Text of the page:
Utica, NY (WIBX) - Local officials gathered at the State Office Building in downtown Utica this morning, in support of the tax reform deal reached by top lawmakers in Albany. Holly Clements, Regional Organizer with the Oneida County Working Families Party says the deal is a step in the right direction, but it doesn't go far enough to address the institutional unfairness with the state's current tax system.

Clements said, "It's not quite there and so for that reason, Working Families Party, our affilliates, members and our supporters, assume the Occupy Movement, all of us together are going to continue the fight. I think this is very much a small victory in one battle and that there's still a lot of work to be done to move us closer to economic equality in New York State, particularly around the budget in April."

WFP members and other local officials at the event agree that the deal doesn't fully address the $3.5 billion dollar budget deficit the state is facing next year. Clements said the deal is expected to raise between $1.9 and $2.6 billion dollars in additional revenue and reduce taxes for about 4 million New Yorkers. For someone making $40,000 a year, the tax reform deal reached yesterday amounts to about $160 in tax cuts. "It's a really small step in the right direction, but there's still a lot of work to be done and it is still a tax break for high income earners," Clements said. Also, she adds that the deal doesn't quite cover the $5 billion that are going to be lost after the expiration of the so-called Millionaire's Tax. Yesterday, lawmakers also voted to not extend the "Millionaire's Tax" set to expire at the end of the year.

John Furman, Oneida-Herkimer County WFP Leader said, "This important agreement reached in Albany is going to prevent property tax increases, which hurt senior citizens, folks on fixed incomes and middle class people. By having a fair taxation system on a state-wide level, there will be sufficient funds to fund local programs." He goes on to say that an unfair property tax systems in the state invites issues of disparity, inequality and of services not being provided on an equal basis throughout the state.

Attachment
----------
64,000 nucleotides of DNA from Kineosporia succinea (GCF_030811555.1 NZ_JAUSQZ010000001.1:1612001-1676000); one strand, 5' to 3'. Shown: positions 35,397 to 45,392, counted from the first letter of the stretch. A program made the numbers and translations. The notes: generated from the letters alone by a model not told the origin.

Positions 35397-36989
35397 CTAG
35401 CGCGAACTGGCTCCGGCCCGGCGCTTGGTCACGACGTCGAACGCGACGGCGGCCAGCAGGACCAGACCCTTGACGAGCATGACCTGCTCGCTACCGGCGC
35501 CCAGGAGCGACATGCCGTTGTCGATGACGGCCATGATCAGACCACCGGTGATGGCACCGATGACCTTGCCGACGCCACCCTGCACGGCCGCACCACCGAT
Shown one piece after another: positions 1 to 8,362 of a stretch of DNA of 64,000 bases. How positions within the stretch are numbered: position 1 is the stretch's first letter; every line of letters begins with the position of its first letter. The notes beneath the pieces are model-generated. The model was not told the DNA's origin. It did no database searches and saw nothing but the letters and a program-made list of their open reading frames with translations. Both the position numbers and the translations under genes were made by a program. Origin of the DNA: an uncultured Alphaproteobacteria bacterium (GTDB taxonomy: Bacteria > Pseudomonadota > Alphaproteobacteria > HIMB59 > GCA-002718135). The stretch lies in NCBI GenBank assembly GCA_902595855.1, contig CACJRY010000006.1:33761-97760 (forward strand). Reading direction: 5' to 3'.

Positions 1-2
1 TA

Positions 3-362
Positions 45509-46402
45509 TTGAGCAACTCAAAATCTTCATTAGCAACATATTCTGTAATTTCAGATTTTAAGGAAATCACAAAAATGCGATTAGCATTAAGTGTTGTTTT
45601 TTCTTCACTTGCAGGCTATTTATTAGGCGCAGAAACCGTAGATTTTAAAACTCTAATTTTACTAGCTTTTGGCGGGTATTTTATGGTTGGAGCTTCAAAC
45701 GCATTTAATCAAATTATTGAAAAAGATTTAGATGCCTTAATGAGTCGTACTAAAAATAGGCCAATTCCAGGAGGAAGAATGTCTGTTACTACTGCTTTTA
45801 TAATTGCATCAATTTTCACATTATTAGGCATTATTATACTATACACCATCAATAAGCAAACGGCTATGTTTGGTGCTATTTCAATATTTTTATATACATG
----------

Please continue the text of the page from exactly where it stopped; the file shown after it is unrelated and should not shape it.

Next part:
"By having a progressive income tax system on a state-wide level and having most of the revenue coming from the state of New York for programs like at MVCC, we ensure that there is equity, fair treatment and sufficient funding for local program resources, particularly in economically depressed communities like Central New York," said Furman. He said what happened yesterday will have serious consequences for people living in the Mohawk Valley. "It's going to mean more money for local governments, money to close budget loopholes and money to continue essential services," Furman said.

Others in attendance at the event include, Joseph Furgal, Oneida County Legislator, 27th District; Ron Testa, Frankfort Highway Superintendent; David Gordon, Oneida County Legislator, 14th District, and Daniel Trevisani, Oneida County Legislator, 19th District.